I often mention the large and growing private Christian school next door. Had an interesting conversation (well I listened) with a neighbor in our building complaining that she’d heard this (“They don’t teach evolution!”) or that (“It’s tied into Liberty University”) about the school, which she thought was just terrible! Hey, it’s a (semi) free country, the school is accredited by somebody, and even to me agreeing with Darwin is not required for citizenship or even intelligence. I agree with Maria, and the same goes for the private schools: the families abandoning the public system are a loss. (But if they want my kid listening to that Creation Science crap or a Fundamentalist reading of the whole Bible, better they leave.)

  4. TooManyTaxes Avatar

    I can’t imagine home-schooling our kids. Interaction with other people is an important part of education. At the same time, I respect and applaud those parents who home-school their children. In a diverse nation like the United States, no single educational system can meet everyone’s needs. And it’s also good that public (and private) schools pay a financial price when parents elect to home-school their kids. Each kid not in public school reduces public revenues to that school and division. Every kid not in private school reduces the tuition revenue.

    Financial pressure gives schools an incentive to improve themselves to attract more students. Focusing on parents and students instead of an internal focus is good for all schools.

    I think Maria’s point about the loss of students with involved parents is interesting and probably has a negative impact on all schools. But parents have a right to pick what type of schooling their kids use. Parents don’t have a greater obligation to society in general. Indeed, if both public and private schools were more responsive to the needs of home-schooled students and parents, they might have more students. Pressure on institutions is good for everyone.

  5. LarrytheG Avatar

    I do not think public education is the be all and end all by any stretch of the imagination but I also think without it – we’d be a 3rd world country.

    Despite it’s many faults – and failings – it’s a key component of any/all developed countries – all of them have public education.

    Further – home schooling is not for those who are on the lower tier of socioeconomic status. There’s home school parents that don’t have College and then there’s parents who don’t have a high school diploma or GED. Who decides what minimal qualifications are and how is that enforced?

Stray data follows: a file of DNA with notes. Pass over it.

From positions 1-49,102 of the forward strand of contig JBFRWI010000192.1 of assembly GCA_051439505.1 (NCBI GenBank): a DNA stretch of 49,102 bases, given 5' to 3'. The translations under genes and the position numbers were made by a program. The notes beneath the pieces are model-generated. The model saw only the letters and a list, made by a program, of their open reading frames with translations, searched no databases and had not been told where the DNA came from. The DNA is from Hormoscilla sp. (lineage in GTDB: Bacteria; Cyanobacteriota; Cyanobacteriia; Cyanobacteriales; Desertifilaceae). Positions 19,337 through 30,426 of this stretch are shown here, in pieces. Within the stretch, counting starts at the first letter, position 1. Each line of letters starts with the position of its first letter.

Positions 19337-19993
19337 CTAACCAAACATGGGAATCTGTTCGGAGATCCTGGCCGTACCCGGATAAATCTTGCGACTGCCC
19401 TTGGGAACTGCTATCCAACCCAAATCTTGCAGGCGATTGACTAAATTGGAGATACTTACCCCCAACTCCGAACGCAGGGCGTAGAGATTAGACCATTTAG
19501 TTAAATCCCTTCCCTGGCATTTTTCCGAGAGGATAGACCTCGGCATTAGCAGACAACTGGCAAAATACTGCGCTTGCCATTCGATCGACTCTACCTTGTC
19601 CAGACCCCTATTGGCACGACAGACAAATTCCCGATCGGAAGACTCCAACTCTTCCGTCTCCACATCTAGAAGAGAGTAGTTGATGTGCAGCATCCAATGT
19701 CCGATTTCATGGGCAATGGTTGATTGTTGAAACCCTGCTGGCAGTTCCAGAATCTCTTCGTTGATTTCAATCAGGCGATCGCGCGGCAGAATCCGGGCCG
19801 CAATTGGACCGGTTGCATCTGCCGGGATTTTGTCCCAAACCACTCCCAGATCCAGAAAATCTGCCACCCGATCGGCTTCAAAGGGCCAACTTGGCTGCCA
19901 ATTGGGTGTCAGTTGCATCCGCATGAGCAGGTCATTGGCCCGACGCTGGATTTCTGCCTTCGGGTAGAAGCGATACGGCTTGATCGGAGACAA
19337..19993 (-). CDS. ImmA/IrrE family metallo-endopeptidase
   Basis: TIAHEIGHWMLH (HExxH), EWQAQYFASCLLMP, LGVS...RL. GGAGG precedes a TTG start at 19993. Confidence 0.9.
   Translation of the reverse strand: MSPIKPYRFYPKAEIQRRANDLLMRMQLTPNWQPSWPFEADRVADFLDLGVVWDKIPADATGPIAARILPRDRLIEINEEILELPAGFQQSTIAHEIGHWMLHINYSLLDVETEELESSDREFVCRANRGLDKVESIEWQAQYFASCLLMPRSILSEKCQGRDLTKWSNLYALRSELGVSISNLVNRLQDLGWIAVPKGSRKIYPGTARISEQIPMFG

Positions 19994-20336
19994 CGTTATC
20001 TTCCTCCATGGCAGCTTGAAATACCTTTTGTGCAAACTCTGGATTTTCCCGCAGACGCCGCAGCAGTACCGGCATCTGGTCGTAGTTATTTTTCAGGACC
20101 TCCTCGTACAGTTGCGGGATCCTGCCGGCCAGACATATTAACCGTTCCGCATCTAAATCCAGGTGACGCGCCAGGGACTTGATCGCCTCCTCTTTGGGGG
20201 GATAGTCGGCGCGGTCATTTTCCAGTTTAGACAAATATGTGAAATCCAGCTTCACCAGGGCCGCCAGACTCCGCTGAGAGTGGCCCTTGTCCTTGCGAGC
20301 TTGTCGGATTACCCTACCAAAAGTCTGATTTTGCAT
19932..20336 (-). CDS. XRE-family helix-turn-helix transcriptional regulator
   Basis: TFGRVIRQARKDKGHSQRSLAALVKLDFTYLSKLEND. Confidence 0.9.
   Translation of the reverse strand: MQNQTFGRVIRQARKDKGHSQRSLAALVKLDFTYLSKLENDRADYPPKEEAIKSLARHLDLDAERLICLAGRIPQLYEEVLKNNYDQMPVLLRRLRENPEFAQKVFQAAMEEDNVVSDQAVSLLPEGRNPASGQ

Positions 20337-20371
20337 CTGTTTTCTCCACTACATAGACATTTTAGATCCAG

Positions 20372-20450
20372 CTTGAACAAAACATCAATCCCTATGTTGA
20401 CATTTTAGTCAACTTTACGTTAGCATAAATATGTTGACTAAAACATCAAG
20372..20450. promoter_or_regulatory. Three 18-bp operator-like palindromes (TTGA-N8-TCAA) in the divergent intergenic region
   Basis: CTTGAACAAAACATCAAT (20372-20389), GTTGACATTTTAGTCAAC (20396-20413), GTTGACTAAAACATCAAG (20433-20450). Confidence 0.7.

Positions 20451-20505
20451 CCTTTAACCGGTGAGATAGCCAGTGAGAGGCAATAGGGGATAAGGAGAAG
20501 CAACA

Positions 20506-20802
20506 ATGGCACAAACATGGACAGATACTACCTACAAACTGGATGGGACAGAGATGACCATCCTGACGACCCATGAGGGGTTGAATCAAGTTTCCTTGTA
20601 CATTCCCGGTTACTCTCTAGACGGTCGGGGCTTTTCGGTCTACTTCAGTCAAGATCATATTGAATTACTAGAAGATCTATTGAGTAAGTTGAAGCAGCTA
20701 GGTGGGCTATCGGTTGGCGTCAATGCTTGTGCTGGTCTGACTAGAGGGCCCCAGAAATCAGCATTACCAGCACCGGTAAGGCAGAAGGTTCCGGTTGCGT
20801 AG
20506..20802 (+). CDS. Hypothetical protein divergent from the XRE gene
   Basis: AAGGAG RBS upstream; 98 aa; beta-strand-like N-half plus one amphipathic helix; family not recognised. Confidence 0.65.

Finally, if someone homeschools their kids for a few years then decides they want them to attend public school – who is responsible for ensuring they are on grade-level?

    The internet has transformed home-schooling – as well as non-public school alternatives because there are now fully-qualified curricula – for instance you can sign up to have the child taught to SOL standards (or other state standards). The kids that “transfer” from home-schooling to public schools actually have to be assessed to see where they are academically.

    Kids “belong” to their parents when they are kids – but kids grow up to be adults and it’s an important responsibility to prepare them to be on their own when the time comes – and not essentially cripple them from living in a world no longer controlled by their parents and don’t dismiss that quickly – there are more and more kids who end up either staying at home or barely surviving on service or manual labor jobs and now days, I see Grandmothers who are taking care of daughters kids…

    It’s easy to criticize public schooling – and no end of critics these days – but as pointed out before – the one thread that is common among developed countries is public schooling and high literacy rates.

    Sometimes, we seem hell-bent on tearing down and destroying our most important institutions – like public education and it just boggles the mind!

  6. TooManyTaxes Avatar

    Keep in mind that Fairfax County, one of the largest localities in the U.S. , does not have a single charter school because of school board, administrator and teacher opposition. It’s all about money, power and control.